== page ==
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News 16 Mar 17

Syrians Invest in Bosnia Despite War at Home

Syrians have continued to invest in businesses in Bosnia - despite the war raging in their home country - as have many others from the Gulf region.

Eleanor Rose
Destruction in Aleppo after an opposition forces attack in 2012. Photo: Wikimedia.

Syrian and Libyan investments have continued to flow into Bosnia despite vicious wars in both countries, data from Bosnia’s Central Bank shows.

Data obtained by BIRN also shows that the proportion of capital flowing into Bosnia from Gulf countries has soared, with 81 per cent of foreign direct investment, FDI, originating from the region in the first three-quarters of 2016.

In 2013, Syrians held 610,000 euros in direct foreign investments Bosnia. In 2014, the figure increased to 1.18 million and in 2015 it reached 1.74 million euros. 

Libyans invested 410,000 euros in Bosnia in 2014, with that figure increasing to 460,000 in 2015.

Syria has been embroiled in a destructive civil war since 2011, pitting President Bashar Al-Assad against a range of rebel factions, including Islamic State, ISIS. 

Libya dissolved into warfare in 2014 after the fall of former dictator Muammar Gaddafi left a power vacuum in which rival groups fought for dominance.

Bosnia's Central Bank told BIRN it could not give data prior to 2012 or for the whole of 2016.

An expert told BIRN that the Syrian trade with Bosnia had continued after the beginning of the war in two main ways.

Firstly, some Syrians who then lived or studied in Bosnia remained in the country, forming groups such as the Association of the Social Congress of Syrians, led by Sherif Hakimi. Some of them also put money into businesses in Bosnia, economic analyst Zlatko Hurtic told BIRN. 

Data from Bosnia’s Foreign Trade Chamber also show that textile imports from Syria continued throughout 2015, when 17 tons of textiles with a value of about 57,000 euros arrived in Bosnia. “Syria was one of the leading exporters of upholstery fabrics,” Hurtic said. 

“Thanks to the growth of the furniture industry in Bosnia, imports from Syria were rising. But, as far as I can see, it has slowed down now, as many of these factories were from the Aleppo region,” he added, referring to the strife-hit Syrian city.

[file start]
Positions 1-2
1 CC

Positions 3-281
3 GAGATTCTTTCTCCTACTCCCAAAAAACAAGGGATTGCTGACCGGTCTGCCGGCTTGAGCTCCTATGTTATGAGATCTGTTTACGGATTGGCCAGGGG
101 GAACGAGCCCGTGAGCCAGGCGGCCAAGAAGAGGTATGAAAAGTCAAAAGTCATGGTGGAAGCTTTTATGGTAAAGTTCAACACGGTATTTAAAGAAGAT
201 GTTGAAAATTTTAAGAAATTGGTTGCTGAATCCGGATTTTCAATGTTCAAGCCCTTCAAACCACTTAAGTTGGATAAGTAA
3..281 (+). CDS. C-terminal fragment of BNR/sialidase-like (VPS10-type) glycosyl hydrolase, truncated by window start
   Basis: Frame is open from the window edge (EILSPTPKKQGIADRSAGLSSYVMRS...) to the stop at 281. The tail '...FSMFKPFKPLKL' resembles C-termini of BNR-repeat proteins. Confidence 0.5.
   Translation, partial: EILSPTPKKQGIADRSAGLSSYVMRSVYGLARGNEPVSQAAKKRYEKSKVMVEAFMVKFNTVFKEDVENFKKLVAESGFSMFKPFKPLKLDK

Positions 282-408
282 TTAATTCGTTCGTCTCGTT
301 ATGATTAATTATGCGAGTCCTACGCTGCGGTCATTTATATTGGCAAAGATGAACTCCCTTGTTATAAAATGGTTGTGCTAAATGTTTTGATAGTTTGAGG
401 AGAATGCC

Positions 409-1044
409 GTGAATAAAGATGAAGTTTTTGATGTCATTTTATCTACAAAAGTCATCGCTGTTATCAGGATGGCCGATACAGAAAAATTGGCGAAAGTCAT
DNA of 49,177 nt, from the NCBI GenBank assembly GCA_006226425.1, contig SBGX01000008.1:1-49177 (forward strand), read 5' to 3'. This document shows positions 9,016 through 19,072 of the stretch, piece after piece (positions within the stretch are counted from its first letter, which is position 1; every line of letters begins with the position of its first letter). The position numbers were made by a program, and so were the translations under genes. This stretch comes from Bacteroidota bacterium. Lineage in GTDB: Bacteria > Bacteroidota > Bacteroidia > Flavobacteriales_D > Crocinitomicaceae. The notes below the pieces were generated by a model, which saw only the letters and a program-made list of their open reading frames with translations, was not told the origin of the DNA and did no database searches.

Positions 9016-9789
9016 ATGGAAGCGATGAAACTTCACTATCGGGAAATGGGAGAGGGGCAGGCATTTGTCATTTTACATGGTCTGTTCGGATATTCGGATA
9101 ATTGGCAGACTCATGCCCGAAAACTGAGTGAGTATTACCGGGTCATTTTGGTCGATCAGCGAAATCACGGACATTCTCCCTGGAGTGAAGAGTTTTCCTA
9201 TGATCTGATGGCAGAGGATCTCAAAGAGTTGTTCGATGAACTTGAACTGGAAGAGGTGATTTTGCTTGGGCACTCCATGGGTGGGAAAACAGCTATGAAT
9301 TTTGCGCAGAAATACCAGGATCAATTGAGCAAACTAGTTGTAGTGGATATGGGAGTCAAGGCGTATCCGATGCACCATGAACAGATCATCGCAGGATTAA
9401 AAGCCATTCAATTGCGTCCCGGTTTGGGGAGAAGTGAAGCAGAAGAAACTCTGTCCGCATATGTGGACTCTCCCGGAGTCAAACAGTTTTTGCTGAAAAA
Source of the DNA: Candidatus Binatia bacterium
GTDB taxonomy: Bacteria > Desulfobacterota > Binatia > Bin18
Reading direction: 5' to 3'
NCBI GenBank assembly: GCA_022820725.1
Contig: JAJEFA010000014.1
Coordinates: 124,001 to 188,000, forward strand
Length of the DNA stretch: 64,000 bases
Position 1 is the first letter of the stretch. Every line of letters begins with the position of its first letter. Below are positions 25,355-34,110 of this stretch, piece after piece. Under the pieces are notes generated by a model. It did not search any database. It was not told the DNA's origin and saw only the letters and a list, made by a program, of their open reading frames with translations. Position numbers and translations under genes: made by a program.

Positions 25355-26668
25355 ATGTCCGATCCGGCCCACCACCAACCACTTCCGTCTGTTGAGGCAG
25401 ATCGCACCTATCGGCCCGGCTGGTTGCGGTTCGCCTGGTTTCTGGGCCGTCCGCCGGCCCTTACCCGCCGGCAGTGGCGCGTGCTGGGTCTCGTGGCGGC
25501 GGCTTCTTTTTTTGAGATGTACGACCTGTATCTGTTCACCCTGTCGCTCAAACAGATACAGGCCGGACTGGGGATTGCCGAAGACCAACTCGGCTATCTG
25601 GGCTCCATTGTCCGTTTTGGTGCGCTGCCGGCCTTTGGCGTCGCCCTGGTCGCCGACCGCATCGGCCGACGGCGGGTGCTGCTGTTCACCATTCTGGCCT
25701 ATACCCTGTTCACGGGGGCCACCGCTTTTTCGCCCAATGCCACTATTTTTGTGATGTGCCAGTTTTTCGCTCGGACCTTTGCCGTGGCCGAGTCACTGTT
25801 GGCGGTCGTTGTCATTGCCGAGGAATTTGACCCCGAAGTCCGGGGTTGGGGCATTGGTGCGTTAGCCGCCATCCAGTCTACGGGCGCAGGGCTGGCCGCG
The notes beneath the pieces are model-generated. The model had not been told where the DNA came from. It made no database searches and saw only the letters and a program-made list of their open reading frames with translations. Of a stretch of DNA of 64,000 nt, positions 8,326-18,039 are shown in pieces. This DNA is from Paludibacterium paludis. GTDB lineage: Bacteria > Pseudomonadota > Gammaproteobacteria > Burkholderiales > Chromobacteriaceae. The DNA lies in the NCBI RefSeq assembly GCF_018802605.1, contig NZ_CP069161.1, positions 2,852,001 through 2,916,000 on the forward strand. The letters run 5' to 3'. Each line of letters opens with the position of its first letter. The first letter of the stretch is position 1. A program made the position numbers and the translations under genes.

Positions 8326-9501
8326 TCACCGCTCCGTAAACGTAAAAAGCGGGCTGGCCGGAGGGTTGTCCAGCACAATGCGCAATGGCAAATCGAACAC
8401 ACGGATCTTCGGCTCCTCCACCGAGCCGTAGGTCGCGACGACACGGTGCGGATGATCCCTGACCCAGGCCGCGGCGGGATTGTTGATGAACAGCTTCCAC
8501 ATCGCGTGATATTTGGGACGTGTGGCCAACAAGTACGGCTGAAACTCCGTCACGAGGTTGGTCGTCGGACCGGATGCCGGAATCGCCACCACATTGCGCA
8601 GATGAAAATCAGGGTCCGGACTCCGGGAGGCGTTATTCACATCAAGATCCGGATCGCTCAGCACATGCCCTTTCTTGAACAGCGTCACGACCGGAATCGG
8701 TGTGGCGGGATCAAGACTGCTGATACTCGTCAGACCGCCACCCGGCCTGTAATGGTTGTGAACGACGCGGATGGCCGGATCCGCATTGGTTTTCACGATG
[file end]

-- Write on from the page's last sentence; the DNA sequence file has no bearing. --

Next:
Reports suggest that most factories in the Aleppo area were overrun by rebel warlords who ransacked the industrial facilities. Some factory owners were forced to pay large bribes to be allowed to continue working.

Pro-government forces loyal to Assad recaptured the city last year after a long siege and after fighting left tens of thousands dead.

No imports of textiles from Syria were recorded in 2016. Faresh Shehabi, head of the Aleppo Chamber of Industry, told the LA Times that November: “Now we’re operating at 10 per cent capacity.” 

Meanwhile, Foreign Trade Chamber data show that Bosnia exported about 300,000 euros' worth of wood and soap products to Syria.

Central Bank data also show that investments from countries in the Gulf accounted for just under 81 per cent of all FDI in Bosnia in the first three-quarters of 2016.

Some 33.2 million euros were invested in Bosnia by Gulf countries during that period compared with 30.3 million in the whole of 2015. 

A total of 10.3 million came from the United Arab Emirates, UAE, and 9.9 million from Saudi Arabia. 

Investments from Bahrain jumped from less than a million euros each year from 2013 to 2015 to 4.2 million euros in the first three-quarters of 2016. 

At the same time, investment in Bosnias from other parts of the world fell, meaning that the share of overall foreign direct investment in Bosnia held by the Gulf countries increased.

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